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Tips for the First Weeks of School for Struggling Students

Posted by Mollie Shaw on

Students cannot learn if they are stressed, anxious or fearful. How is your first week of school going?

What are some ways that you, as the parent, can help your child be emotionally prepared to learn, and to love to learn?

First, take the pressure from grades off. Although good grades are important for getting into college and applying for scholarships, the focus in elementary and middle school should not be on academic performance. Instead, the focus of school needs to be on growth for the whole person. Having a growth mindset has been researched recently as one of the key factors in student success. Students with the growth mindset are resilient when they face struggles and they know that struggle is good because it results in growth. This growth mindset allows students to see their own progress and take responsibility for it, instead of attributing their success or failure to outside causes.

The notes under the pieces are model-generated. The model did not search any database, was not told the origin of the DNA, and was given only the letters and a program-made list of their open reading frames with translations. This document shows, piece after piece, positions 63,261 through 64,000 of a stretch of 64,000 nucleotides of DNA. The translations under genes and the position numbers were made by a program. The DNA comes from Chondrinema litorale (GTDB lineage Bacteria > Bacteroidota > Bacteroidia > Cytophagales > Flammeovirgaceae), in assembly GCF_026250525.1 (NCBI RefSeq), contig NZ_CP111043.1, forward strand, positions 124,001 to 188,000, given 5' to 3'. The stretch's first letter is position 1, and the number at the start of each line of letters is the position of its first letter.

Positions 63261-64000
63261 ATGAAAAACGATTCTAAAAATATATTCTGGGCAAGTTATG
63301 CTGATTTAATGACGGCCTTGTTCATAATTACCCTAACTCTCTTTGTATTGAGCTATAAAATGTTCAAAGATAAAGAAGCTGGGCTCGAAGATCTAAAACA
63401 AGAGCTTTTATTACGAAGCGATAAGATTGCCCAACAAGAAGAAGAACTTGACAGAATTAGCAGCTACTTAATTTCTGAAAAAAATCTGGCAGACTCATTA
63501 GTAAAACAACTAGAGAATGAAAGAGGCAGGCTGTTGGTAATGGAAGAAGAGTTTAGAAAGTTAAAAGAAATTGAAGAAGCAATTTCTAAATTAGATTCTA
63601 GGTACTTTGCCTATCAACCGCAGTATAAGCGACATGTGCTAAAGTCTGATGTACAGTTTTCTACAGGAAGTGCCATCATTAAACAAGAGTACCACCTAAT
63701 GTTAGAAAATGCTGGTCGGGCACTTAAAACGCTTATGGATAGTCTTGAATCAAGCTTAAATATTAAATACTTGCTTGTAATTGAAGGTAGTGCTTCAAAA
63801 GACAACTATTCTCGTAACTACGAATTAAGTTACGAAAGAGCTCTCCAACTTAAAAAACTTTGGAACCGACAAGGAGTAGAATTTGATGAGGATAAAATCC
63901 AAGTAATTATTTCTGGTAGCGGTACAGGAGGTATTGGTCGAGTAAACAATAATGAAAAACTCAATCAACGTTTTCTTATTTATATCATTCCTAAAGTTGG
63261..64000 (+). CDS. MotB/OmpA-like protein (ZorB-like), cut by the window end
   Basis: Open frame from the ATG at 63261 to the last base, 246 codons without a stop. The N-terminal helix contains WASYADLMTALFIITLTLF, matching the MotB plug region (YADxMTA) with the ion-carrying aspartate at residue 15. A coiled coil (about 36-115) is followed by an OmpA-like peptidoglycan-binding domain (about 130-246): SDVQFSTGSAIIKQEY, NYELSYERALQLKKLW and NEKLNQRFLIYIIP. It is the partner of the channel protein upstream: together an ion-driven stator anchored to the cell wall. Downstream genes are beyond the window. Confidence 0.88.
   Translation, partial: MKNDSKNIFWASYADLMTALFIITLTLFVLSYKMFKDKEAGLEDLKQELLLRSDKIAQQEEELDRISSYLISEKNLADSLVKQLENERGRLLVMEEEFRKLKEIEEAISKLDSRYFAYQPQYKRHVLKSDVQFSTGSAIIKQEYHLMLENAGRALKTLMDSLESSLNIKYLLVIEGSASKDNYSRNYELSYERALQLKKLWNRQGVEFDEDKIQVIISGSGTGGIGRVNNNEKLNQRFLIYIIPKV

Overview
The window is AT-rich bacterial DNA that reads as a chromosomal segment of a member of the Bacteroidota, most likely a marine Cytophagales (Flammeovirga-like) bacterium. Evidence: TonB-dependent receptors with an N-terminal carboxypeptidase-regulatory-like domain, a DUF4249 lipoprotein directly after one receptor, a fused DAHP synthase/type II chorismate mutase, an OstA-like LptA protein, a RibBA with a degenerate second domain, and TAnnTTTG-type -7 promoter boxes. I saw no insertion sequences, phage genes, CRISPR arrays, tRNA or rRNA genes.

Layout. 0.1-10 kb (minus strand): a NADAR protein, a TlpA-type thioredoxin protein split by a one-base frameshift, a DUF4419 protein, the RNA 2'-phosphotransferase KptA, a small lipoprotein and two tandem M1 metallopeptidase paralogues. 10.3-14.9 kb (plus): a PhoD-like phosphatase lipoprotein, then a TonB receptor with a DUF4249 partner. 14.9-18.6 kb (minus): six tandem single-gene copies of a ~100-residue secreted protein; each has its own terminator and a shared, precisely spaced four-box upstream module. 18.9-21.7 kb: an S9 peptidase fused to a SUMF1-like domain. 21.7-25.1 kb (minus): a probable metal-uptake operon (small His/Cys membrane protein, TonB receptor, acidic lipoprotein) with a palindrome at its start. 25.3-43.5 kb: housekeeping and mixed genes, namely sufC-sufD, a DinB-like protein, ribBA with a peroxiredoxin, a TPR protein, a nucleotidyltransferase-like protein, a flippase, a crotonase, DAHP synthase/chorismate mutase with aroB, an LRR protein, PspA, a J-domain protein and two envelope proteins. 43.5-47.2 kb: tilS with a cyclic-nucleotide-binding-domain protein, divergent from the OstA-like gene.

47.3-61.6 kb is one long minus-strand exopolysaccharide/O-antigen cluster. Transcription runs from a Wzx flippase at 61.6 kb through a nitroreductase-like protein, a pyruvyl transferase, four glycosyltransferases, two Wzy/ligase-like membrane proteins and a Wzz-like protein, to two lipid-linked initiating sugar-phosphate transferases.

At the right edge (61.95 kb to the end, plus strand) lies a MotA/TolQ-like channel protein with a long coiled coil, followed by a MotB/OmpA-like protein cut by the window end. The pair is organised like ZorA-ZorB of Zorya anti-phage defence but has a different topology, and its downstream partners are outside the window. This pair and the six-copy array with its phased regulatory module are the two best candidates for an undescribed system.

The emotional well-being of your student can be improved by setting several short, more intense study periods instead of one long one for homework; by commenting on their character accomplishments (“You had a lot of self-control to stick with that problem!”) and by never doing for your student what they can do for themselves. Students who keep progress monitoring charts like to see their own improvement over time.

Encourage good struggle and don’t see it as though something is wrong. Only through confident, patient struggle is true development achieved. Grades are artificial and don’t last a lifetime, but learning to take responsibility for one’s own learning and being able to struggle well will prepare them for social, emotional and academic success.

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